South Florida Hospital News
Friday August 23, 2019
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June 2007 - Volume 3 - Issue 12

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Philanthropy Offers Solutions for Healthcare, Return on Investment for Donors

Philanthropy is playing a significant and expanding role in healthcare as diminishing resources force non-profit providers of all sizes to develop new funding sources. Traditional sources of revenue are increasingly insufficient for hospitals and other health organizations struggling with growing numbers of uninsured persons, workforce shortages and costly compliance with regulations. With strained finances and thinning operating margins, many healthcare executives cite a growing reliance on foundations as one of the industryís foremost trends.

"Health care philanthropy is much more important today," says Rolando Rodriguez, President and CEO of Jackson Memorial Foundation (JMF), the foundation for the University of Miami/Jackson Memorial Medical Center. "Hospitals are being squeezed from all sides, and philanthropy can make the operating margins better. Itís an essential aspect of healthcare. In the past, hospital foundations raised money for equipment, but thatís the old paradigm. Foundations have a broader mission in the current environment."

Hospital-based, private and public foundations are vital to improving quality of care, access, safety and disease prevention. Foundations respond to the health needs of vulnerable, underserved populations and pioneer advances in care, research and technology, taking a more hands-on approach than in the past.

JMF helps Jacksonís comprehensive system of facilities by funding diverse initiatives like the International Kids Foundation and specialized centers such as Ryder Trauma Center. As a public hospital, Jackson receives funds from Miami-Dade County Public Health Trust, but its mission to provide care, regardless of ability to pay, means that its financial needs exceed its resources. Rodriguez says that the public may wrongly assume that a public hospital doesnít need to do fundraising, but he believes that hospitals can no longer survive without foundation support.

"Weíre a strong partner and we serve the hospitals needs, whatever they are," he says. "Weíre no longer simply a go-to department; weíre part of the planning process. We also initiate projects on our own. Beautifying the environment, for example, is an aspect of customer service with benefits beyond appearance. In studies, patients correlate environment and compassion with good care. We need to attract private patients to Jackson and those factors appeal to them. Environment also matters in staff satisfaction and retention."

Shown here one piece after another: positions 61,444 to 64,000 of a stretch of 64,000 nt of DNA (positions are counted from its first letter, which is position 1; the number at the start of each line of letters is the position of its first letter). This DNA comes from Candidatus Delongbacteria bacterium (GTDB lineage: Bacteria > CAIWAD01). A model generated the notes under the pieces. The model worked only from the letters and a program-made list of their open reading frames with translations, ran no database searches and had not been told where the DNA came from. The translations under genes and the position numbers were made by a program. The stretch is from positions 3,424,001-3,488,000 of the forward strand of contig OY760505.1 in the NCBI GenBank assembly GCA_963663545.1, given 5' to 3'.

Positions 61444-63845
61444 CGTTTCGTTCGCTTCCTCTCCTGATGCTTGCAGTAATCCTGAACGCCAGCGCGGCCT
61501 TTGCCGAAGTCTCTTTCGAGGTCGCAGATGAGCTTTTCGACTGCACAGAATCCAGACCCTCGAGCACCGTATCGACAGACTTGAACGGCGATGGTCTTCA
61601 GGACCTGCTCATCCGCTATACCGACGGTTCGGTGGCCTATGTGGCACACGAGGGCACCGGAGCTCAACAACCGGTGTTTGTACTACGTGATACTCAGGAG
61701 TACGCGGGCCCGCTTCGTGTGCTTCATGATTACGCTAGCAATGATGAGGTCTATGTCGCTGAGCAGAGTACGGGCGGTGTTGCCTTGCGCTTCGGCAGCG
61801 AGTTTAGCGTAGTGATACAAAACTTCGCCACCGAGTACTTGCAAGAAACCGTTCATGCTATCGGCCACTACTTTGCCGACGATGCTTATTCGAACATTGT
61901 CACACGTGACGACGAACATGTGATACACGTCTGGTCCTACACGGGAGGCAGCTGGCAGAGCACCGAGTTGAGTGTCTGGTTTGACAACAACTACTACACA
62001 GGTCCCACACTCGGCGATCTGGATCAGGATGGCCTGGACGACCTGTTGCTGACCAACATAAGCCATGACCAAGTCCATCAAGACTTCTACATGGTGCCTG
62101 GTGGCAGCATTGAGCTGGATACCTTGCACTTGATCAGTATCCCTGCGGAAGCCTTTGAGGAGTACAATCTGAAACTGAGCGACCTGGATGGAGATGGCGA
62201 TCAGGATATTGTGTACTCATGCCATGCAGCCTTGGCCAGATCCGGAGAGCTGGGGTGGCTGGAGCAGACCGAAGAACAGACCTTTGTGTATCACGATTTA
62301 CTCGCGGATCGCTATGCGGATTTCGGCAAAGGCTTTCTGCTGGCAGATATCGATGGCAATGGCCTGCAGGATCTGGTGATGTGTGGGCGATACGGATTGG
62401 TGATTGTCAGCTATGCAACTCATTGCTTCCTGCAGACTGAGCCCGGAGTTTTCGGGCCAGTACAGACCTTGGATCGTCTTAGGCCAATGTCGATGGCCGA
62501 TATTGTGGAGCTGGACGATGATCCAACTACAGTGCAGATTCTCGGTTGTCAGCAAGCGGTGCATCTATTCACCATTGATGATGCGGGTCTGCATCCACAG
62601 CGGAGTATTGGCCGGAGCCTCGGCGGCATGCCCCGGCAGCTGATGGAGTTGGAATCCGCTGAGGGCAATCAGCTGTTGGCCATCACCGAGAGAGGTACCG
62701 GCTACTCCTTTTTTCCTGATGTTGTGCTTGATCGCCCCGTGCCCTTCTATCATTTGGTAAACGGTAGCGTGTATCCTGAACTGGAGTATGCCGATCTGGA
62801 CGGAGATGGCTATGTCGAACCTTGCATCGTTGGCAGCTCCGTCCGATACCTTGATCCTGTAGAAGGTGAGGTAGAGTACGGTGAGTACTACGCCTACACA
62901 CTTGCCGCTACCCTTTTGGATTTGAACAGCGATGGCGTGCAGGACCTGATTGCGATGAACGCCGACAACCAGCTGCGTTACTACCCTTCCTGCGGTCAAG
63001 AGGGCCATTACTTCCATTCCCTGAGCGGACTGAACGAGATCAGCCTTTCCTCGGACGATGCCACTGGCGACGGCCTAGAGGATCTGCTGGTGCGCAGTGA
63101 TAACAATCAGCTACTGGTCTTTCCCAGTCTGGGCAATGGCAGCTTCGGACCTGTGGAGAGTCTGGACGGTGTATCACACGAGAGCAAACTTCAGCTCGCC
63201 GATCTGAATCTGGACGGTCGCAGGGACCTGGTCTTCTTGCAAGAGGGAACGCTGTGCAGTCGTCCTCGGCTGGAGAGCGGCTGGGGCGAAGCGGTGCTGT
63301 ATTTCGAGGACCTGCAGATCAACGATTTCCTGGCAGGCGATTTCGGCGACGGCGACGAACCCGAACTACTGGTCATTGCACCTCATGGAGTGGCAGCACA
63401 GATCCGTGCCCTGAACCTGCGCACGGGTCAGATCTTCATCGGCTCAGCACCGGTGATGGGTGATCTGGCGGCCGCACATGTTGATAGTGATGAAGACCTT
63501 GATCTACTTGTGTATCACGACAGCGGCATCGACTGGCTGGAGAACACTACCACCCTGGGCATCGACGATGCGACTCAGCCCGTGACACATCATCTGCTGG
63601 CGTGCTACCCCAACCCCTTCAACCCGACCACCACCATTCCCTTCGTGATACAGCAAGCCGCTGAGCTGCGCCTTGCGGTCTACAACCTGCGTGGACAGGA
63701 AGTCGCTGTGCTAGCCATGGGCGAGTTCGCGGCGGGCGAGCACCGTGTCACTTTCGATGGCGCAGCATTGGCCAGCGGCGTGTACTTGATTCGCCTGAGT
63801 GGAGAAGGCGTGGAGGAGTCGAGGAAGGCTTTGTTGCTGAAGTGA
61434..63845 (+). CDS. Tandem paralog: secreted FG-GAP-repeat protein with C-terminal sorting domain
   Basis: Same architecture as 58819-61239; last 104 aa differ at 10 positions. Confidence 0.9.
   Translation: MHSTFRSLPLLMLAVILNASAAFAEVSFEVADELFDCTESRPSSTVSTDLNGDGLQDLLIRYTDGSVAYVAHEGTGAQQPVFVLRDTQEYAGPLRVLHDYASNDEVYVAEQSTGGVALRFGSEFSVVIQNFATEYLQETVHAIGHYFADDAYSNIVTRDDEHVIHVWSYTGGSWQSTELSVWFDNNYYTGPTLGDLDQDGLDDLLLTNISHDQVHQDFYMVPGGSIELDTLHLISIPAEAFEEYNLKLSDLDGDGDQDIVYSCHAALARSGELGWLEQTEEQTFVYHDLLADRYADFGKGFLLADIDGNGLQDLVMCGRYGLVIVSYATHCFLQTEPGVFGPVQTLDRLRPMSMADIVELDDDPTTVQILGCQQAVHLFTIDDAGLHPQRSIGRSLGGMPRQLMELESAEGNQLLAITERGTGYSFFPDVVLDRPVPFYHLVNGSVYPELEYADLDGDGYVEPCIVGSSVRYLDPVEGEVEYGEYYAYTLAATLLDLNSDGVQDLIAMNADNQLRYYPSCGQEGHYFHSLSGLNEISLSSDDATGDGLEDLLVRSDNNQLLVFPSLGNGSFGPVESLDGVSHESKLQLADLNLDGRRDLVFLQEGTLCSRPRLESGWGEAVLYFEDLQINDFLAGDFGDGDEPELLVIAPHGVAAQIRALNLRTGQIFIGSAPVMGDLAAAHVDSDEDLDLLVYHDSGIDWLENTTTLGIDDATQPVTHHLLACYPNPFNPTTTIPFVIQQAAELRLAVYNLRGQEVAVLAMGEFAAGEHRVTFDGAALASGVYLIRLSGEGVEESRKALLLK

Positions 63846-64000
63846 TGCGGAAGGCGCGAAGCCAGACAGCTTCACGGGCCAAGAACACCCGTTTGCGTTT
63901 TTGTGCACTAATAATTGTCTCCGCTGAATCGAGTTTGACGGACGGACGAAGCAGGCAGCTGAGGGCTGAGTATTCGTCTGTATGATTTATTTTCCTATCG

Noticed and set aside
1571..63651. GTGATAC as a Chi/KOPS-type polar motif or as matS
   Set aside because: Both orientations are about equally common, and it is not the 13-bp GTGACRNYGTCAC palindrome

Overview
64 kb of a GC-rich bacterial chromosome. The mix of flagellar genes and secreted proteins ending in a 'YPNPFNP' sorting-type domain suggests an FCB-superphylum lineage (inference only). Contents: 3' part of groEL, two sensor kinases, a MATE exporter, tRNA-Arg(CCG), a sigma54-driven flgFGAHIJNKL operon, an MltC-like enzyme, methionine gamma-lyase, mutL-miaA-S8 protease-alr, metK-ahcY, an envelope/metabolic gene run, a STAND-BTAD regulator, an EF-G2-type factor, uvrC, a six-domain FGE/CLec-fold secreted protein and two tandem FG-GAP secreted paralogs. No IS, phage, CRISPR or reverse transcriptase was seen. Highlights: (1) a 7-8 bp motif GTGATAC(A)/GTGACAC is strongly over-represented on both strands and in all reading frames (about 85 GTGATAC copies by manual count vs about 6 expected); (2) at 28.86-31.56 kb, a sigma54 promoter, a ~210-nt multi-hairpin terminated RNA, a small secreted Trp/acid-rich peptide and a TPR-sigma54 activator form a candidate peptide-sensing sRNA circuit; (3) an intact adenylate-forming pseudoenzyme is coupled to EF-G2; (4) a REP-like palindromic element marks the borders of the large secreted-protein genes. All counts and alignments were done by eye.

Rodriguez is enthusiastic about the relationship between the medical center and the foundation. "The hospital has embarked on a huge plan for the future, which challenges us here at the foundation. This vision is driving us; it means that we canít think in small terms. Itís no longer about day-to-day operations and survival but about re-defining ourselves for the future. Jackson is more than a hospital; itís a community lifeline. We have incredible hopes for the future here."

Rodriguez says that todayís philanthropists have different expectations and make donations more selectively. This trend, known as investment philanthropy, is also impacting public and private foundations. Steven Marcus, Ed.D. President and CEO of Health Foundation of South Florida (HFSF), agrees that donors are looking for a return on investment, in terms of social change. "The trend is from charitable giving to socially responsible investing. Charitable giving is giving in the moment, but todayís donors want to see how their money makes a difference."

Unlike hospital foundations that support their own facilities, HFSF funds grant proposals from health organizations throughout South Florida. "One of our priorities is to support the front lines of health care, the safety net organizations that provide primary care," says Marcus. "Access is extremely important and the pressure there to find resources is much greater. We have a strong sense of community responsibility and focus on health promotion and disease prevention. Improved health status of our regions residents is our goal."

According to Marcus, HFSF tries to leverage innovative programs that add value to the delivery of health services and promise the biggest impact. "Grant applicants should include best practices, a successful strategy for implementing them and evidence based outcomes. We offer planning grants and provide encouragement and monitoring throughout the grant process. We want all funded projects to succeed." Among the projects that HFSF has funded is a Senior Immunization project, a Management and Technology Capacity Building program and Physical Activity and After-School Programs for youth. The foundation incubated the South Florida Health Information Initiative, with $480,000 from the state of Florida, to promote the electronic medical record and facilitate better tracking of quality and safety.

Both Marcus and Rodriguez believe that in the future, foundations will be major catalysts for change in healthcare. "Foundations will be even more important and there will be more of them. Last year, 3,000 new foundations were created. Studies of wealth transfer indicate that in the next five decades, $40 trillion will be transferred," says Marcus. "Philanthropy should partner with government, business and the non-profit sector to establish the best approaches and models for the most effective delivery of healthcare services."

Rolando Rodriguez can be reached at rdrodriguez@med.miami.edu or (305) 585-8859.
Steven Marcus can be reached at smarcus@hfsf.org or (305) 374-7200.
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